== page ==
Now we talk about something in a similar vein; if the Skilsaw rated just before this one is the barebones model, than this Makita XSS02Z is solely focused on one thing. That specific thing is durability. Makita tools are just known as some of the most durable things on the planet for some reason. This durability is hard to quantify, but it has its fans. Basically this Makita circular saw kind of looks bad on paper. Most of the other well-known and high-end brands make and sell models that have more powerful engines, more features, and more stuff. And this all comes at a price that is equal to or less than what Makita does for you as a consumer. This of course begs the question: Why do people still buy the Makita?
Why would it even survive in the marketplace? Well, the answer (as mentioned earlier) is just that the thing is extrememly durable.
For real, it’s almost impossible to find a hand tool in general that has a reliability rating like this. Yes, there are some downsides. The motor runs using ”brushes” instead of a ball bearing drive. Even the battery packs on Makita tools are kind of underpowered; they run on 18 volt charges instead of 20 or 22. But it’s funny; its sort of like how overclocking a processor or putting a turbocharger on an engine wears it out faster? Makita sort of underpowers and overbuilds their devices.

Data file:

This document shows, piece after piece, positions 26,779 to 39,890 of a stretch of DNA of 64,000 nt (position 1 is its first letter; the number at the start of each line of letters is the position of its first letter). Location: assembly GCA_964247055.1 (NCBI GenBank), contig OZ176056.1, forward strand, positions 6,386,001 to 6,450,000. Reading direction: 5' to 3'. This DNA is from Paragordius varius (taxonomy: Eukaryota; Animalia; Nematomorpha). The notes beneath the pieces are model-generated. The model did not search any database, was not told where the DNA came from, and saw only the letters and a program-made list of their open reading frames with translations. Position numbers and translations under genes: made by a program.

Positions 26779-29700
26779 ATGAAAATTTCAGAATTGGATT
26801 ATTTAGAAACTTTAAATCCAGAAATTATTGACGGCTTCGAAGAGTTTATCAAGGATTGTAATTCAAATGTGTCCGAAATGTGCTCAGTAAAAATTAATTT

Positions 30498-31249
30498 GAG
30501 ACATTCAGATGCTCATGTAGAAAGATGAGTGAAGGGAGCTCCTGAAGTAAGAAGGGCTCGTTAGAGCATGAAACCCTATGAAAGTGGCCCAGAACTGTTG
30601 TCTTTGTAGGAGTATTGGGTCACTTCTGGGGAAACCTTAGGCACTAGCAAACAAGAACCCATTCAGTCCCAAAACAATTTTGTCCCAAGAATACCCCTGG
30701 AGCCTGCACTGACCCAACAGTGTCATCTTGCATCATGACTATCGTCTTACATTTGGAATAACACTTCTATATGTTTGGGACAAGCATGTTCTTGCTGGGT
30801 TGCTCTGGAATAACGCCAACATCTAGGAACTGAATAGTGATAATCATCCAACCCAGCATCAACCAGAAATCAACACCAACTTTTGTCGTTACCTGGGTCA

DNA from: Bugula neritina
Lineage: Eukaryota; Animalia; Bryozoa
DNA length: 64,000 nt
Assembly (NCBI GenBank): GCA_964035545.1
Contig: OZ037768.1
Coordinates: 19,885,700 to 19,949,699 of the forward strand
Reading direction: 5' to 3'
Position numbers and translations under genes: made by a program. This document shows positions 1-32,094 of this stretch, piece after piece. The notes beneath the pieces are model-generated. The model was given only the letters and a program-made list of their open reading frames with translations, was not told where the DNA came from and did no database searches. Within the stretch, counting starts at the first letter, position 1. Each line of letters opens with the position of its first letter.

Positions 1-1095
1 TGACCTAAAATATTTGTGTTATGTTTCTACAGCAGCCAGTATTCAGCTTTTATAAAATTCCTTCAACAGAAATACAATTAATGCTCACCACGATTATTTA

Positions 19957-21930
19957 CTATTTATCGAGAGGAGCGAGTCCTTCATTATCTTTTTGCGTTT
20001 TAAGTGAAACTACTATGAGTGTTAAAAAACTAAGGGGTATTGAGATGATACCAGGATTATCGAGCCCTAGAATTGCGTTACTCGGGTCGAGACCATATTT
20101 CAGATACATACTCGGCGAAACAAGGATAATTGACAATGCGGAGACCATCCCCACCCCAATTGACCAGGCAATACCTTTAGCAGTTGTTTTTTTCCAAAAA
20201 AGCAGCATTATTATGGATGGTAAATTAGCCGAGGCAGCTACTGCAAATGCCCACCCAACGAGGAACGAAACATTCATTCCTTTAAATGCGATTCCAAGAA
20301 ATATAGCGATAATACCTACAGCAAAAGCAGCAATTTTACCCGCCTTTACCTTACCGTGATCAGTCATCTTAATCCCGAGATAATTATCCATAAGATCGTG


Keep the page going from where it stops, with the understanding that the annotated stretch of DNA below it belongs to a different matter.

The other very positive thing is that lots of online reviewers remark that this Makita unit not only has good power, but that it also makes clean and aesthetically pleasing cuts. Accuracy and cleanliness are other things that are hard to quantify in a review; some of it could be due to the quality of the blade on this Makita; a lot of reviewers say it’s very good. So don’t just look at the numbers, look at the little things. This Makita XSS02Z excels in a lot of ways.
8. SKILSAW SPT77WML-01: Best Worm Drive Circular Saw
- Lightest magnesium construction reduces user fatigue for less down time